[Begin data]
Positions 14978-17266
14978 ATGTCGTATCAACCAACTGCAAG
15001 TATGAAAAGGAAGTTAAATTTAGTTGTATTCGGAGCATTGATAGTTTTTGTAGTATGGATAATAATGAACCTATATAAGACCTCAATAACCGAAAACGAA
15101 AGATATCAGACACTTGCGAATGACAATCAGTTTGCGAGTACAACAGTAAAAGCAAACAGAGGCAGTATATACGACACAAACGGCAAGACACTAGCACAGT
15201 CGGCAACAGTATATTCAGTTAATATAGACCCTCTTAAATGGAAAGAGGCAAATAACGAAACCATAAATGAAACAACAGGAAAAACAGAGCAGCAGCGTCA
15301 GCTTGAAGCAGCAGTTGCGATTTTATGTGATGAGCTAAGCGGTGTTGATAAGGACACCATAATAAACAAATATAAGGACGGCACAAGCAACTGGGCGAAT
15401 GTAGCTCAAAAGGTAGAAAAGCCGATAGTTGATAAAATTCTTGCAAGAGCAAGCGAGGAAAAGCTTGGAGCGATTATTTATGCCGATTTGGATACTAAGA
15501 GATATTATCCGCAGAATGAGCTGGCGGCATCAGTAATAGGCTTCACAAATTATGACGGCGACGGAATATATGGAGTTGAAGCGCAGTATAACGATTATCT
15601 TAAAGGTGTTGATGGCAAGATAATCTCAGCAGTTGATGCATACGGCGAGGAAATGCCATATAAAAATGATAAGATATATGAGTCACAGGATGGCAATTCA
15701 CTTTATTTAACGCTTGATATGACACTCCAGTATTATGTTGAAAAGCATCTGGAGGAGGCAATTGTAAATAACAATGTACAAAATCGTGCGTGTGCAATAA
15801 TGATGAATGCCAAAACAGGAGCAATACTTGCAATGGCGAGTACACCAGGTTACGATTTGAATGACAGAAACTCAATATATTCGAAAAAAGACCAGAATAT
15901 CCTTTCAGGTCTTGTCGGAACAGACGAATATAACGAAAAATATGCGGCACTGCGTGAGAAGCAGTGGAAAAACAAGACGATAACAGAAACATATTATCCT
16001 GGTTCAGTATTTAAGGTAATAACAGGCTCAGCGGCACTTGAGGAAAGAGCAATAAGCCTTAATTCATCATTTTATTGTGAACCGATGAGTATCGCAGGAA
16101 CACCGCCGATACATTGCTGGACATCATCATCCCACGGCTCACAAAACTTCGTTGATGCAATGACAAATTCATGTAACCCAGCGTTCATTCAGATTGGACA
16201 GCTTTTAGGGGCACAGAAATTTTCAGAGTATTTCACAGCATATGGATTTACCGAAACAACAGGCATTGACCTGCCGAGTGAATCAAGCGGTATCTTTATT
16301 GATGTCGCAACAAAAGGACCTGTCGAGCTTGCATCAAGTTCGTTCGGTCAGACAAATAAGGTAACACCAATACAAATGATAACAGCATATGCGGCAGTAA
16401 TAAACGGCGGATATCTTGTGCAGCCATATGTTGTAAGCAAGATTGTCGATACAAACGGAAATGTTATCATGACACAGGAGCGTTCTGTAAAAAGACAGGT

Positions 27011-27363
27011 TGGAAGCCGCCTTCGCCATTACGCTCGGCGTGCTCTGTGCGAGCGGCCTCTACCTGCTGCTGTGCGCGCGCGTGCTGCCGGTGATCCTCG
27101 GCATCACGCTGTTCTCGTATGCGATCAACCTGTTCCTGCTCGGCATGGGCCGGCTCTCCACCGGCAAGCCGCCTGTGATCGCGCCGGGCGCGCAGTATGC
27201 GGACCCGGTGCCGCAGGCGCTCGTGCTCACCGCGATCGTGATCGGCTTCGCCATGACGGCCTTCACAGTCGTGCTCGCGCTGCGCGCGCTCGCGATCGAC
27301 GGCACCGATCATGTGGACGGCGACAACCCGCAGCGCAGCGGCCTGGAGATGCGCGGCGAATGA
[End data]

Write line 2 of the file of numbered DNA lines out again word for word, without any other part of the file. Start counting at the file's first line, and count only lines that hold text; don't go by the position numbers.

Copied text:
14978 ATGTCGTATCAACCAACTGCAAG